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Laramie Movie Scope: Vivo

A musical, emotional journey

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by Robert Roten, Film Critic
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December 2, 2021 – This musical story about unrequited love, family and friendships carries an emotional punch. This is basically a road movie in which many things go wrong, but love and friendship eventually save the day.

The central character is a kinkajou named Vivo (voiced by Lin-Manuel Miranda (who also wrote all the songs in the movie). Kinkajous are cute. They look like monkeys, but are not primates at all. Vivo and his friend, Andrés Hernández are a musical duo who work a plaza in Havana, Cuba. Andrés plays the guitar and Vivo collects donations from spectators.

One day, their lives change when Andrés receives a letter from a famous singer, Marta Sandoval, that he knew years before. She is retiring from music and wants Andrés to come to Miami to perform with her in her last show. Andrés prepares to leave for Miami, and plans to take along a special song he has written for Marta, telling her how much he loves her.

Years before, when Andrés and Marta performed together on stage, Andrés decided not to tell Marta how he felt about her because she might sacrifice her musical career if she stayed with him. Vivo doesn't want to go to Miami, and goes off to be alone. Later, he decides he is being selfish and jealous, so he goes back to help Andrés pack for his trip. But Andrés dies during the night, and Vivo is devastated.

At a memorial service for Andrés, Vivo, a young girl, Gabi, who is a relative of Andrés offers to smuggle Vivo to Florida. This gives Vivo the idea of taking Andrés' song to Marta. He hides the sheet music in his hat and sneaks into a large bag that Gabi and her mother are taking back to Florida.

Vivo finds himself in Key West Florida with no idea how to get to Miami in time to find Marta before she finishes her last performance. The journey to Miami is filled with misadventures and dangers, including crocodiles and pythons. Vivo encounters both enemies and friends during this eventful journey. He and his friends prove to be brave and resourceful as they travel towards their destination.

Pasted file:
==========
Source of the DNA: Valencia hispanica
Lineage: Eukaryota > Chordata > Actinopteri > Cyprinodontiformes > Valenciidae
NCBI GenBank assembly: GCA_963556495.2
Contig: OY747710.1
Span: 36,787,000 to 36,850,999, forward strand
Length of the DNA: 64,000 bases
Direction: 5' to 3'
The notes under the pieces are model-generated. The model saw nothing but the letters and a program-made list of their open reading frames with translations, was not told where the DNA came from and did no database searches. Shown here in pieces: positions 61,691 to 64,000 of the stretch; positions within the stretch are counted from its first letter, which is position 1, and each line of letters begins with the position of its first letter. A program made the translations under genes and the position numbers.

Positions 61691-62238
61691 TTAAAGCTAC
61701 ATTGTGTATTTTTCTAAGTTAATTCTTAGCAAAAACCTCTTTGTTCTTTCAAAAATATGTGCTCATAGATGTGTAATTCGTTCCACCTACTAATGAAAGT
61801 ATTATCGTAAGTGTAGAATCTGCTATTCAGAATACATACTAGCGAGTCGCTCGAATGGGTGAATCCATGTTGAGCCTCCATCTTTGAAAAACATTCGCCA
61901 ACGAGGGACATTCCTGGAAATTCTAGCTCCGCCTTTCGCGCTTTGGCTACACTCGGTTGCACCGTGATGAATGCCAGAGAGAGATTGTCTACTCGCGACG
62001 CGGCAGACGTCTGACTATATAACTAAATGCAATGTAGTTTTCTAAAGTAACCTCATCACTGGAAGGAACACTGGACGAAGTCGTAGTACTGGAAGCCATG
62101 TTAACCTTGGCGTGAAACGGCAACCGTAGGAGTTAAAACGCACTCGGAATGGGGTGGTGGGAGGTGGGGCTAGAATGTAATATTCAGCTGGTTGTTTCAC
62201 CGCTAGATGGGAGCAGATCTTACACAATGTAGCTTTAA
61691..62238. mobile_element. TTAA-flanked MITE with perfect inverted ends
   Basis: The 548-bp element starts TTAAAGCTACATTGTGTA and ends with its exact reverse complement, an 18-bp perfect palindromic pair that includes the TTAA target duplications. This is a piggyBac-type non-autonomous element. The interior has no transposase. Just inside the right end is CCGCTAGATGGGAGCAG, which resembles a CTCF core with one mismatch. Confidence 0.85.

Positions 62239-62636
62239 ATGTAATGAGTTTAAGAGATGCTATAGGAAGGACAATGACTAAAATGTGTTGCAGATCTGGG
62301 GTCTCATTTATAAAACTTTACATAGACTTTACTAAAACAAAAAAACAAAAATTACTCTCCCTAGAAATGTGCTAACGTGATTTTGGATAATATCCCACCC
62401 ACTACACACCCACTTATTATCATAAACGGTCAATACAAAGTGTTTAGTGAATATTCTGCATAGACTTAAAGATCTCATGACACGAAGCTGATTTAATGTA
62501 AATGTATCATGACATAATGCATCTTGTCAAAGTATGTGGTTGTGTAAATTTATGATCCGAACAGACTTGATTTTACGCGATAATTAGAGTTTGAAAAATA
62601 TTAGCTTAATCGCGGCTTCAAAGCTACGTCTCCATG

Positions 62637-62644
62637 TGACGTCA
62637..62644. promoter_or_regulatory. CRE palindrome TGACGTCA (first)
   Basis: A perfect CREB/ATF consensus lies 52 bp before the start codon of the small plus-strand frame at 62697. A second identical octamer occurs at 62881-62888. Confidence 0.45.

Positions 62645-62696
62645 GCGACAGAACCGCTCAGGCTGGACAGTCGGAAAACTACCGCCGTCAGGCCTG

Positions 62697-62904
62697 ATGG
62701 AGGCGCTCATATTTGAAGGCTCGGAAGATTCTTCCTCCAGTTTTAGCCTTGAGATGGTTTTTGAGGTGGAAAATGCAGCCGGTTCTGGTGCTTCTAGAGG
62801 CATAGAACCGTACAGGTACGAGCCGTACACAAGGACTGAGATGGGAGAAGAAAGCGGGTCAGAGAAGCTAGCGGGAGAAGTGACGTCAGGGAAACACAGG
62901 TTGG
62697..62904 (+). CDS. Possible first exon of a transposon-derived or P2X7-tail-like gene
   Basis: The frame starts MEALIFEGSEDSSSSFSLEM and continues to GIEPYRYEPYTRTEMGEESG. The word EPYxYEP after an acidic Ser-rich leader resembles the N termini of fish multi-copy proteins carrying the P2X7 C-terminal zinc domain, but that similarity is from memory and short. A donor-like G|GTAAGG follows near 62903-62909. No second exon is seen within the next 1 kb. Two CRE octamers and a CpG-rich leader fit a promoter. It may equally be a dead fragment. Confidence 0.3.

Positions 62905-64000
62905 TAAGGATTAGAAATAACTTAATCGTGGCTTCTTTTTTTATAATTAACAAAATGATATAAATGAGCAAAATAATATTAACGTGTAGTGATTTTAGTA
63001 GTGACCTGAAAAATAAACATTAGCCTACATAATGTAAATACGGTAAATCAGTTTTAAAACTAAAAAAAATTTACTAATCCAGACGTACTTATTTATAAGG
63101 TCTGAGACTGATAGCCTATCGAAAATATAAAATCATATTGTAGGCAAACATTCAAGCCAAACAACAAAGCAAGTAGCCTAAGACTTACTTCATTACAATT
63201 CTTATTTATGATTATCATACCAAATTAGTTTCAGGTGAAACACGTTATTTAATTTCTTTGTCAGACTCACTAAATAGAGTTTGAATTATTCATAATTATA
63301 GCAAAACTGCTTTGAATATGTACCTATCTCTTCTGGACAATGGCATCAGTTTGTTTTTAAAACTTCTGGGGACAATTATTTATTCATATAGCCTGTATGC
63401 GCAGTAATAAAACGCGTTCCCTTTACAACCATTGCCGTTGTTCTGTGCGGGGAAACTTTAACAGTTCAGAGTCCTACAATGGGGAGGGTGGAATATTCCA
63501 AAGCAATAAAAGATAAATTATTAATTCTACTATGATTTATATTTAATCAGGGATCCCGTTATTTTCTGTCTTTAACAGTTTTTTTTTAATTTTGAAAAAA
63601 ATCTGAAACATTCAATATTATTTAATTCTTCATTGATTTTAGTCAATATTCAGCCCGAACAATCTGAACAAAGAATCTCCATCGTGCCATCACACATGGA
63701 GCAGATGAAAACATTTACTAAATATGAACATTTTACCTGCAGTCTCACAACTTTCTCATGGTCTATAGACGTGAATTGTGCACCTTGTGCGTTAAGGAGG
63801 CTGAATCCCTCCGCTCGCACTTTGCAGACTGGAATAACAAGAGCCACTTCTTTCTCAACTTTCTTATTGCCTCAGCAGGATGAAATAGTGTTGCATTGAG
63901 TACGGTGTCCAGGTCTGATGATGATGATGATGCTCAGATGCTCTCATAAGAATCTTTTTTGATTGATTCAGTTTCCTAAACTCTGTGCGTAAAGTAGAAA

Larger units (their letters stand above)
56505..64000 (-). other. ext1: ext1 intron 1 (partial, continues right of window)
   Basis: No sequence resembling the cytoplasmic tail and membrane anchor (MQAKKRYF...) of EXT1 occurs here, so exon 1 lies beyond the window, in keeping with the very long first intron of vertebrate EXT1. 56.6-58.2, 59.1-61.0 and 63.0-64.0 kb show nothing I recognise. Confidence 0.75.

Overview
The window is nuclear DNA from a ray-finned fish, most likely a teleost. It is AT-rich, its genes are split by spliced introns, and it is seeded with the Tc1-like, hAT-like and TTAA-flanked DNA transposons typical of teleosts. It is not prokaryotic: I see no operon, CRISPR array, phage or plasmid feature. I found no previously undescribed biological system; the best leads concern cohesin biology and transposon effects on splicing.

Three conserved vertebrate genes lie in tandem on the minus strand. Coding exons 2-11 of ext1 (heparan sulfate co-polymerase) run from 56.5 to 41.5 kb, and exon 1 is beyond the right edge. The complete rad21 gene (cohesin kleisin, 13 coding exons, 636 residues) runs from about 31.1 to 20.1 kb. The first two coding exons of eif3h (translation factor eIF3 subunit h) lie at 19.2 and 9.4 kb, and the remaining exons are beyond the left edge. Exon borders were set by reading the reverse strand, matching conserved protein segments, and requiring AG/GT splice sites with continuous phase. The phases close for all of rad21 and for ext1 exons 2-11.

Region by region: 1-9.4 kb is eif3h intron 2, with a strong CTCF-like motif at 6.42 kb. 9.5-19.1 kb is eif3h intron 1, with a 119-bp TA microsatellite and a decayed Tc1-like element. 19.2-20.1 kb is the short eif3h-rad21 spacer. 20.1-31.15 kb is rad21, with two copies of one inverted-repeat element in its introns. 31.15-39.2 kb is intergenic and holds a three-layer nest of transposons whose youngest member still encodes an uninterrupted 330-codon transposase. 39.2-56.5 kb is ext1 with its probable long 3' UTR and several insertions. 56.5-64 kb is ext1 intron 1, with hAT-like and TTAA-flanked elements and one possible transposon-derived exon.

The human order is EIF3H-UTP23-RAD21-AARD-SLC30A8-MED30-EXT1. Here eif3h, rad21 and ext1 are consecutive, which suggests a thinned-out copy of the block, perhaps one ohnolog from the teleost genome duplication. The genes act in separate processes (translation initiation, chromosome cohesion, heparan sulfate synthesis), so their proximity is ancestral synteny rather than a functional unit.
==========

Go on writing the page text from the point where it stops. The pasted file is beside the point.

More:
The emotional scenes at the end of the film caught me by surprise. I guess the relationship established between the characters during their journey to Miami worked better than I realized. The scenes near the end of the movie are genuinely moving. This is something I had felt before in some Pixar films, but this a Netflix film made by Sony Pictures Animation.

The animation in the film is very effective, with some dream-like images that work very well in some scenes. The music is lively, and there are some catchy tunes here and there. It may not be as slick a production as some other animated films I've seen this year, but it is very effective on an emotional level. This film rates a B+.

Click here for links to places to buy or rent this movie in digital formats, or to buy the soundtrack, posters, books, even used videos, games, electronics and lots of other stuff (no extra charges apply). I suggest you shop at least two of these places before buying anything. Prices seem to vary continuously. For more information on this film, click on this link to The Internet Movie Database. Type in the name of the movie in the search box and press enter. You will be able to find background information on the film, the actors, and links to much more information.

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Copyright © 2021 Robert Roten. All rights reserved.
Reproduced with the permission of the copyright holder.
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(If you e-mail me with a question about this or any other movie or review, please mention the name of the movie you are asking the question about, otherwise I may have no way of knowing which film you are referring to)

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Robert Roten can be reached via e-mail at dalek three zero one nine at gmail dot com [Mailer button: image of letter and envelope]